Schoolchildren (or university students, or just anyone travelling the roads along which the grapevines grew, depending on what source you're reading) were pilfering their grapes. To try and ward them off, some farmers decided to dissolve some slaked lime and copper sulfate in water and spray it on their grapevines closest to the roads. The idea was the bright blue-green colour and unpleasant taste of the mixture would make the grapes less appetizing to thieves.

Grapevines sprayed with Bordeaux mixture (Source)

While it's not clear how successful this approach was, it enabled a professor of botany from the nearby University of Bordeaux to make a really useful observation: the blue-green mixture was great at preventing the growth of downy mildew (Plasmopara viticola), a fungus-like organism (oomycete) with an appetite for grapevines. Vines sprayed with the mixture (which came to be known as Bordeaux mixture) were not affected by the mildew, which was pretty rad if you were trying to grow grapes for a living!

Bordeaux mixture came to be used worldwide to prevent the growth of crop-eating fungi and oomycetes. Lots of produce was spared from microbial attack and so made it into the kitchens of the world thanks to the blue-green liquid.

The benefit of spraying pear trees with Bordeaux mixture (Source)

Unfortunately, there's a dark side to the use of Bordeaux mixture.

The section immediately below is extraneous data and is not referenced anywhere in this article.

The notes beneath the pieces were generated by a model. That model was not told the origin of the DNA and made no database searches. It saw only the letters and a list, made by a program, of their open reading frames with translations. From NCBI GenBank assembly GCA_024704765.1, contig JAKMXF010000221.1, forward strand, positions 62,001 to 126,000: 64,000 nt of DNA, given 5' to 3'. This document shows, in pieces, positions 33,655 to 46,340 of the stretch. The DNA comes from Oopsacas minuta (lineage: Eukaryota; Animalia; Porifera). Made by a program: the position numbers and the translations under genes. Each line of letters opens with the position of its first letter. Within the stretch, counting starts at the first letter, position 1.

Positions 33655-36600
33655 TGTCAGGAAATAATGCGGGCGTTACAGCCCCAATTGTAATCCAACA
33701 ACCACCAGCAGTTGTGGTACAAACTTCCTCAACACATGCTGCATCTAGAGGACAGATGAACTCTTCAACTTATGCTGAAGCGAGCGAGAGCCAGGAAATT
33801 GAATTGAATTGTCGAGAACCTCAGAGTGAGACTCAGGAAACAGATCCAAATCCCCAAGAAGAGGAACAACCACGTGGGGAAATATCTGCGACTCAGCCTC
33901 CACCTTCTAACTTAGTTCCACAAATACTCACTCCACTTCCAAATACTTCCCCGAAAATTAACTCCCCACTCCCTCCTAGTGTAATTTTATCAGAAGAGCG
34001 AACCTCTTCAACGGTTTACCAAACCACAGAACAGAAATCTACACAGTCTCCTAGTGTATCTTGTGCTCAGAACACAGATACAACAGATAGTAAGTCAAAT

First of all, since copper is a metal and so doesn't break down in the environment, each time you spray a field of crops with Bordeaux mixture you end up with more copper in the soil. Although copper is an essential nutrient, you don't need a whole lot of it. At higher doses it becomes toxic. Lots of copper in a soil means everything hanging out in that soil doesn't do as well. It's bad news.

Another issue with Bordeaux mixture is the need to have someone spray it onto crops. If they're not using proper protective equipment, whoever does the spraying usually ends up breathing in lots of spray. Turns out inhaling a bunch of copper isn't great for your lungs. As the use of Bordeaux mixture continued and spread around the world, people employed to spray it on crops began complaining of lung problems. Their symptoms were consistently misdiagnosed, usually as tuberculosis, until the late 1960s. At this time, medical researchers in Portugal (Portuguese winegrowers had decided to stick with Bordeaux mixture instead of replacing it with newer fungi-killing pesticides) decided to take a look at the situation. Looking at grapevine sprayers who had recently died, they realized most of them didn't actually have tuberculosis even though their lungs were heavily damaged. The damage was comparable to the black lung disease seen in coal miners, only the lungs of sprayers were stained blue by the copper they had inhaled instead of being blackened by coal dust.

Looking at the living, Portuguese researchers found sprayers often had lung fibrosis (scarring of the lung tissue due to long-term inflammation, making it difficult to breathe), which worsened with time and eventually resulted in advanced lung disease. Lung fibrosis is also seen in coal miners and those working with silica. In the end, you can't breathe well enough on your own to get enough oxygen and can die from respiratory failure. It's a horrific illness, particularly since it's so often preventable. To top it all off, sprayers of Bordeaux mixture were found to be more likely to develop lung cancer.

The lung disease came to be known as "vineyard sprayer’s lung" and was found to be common among career sprayers. They only sprayed for a couple of months every year, but this was enough to inflict lasting and eventually fatal damage to their lungs. Copper also made its way to their livers, where it caused fibrosis and other types of damage.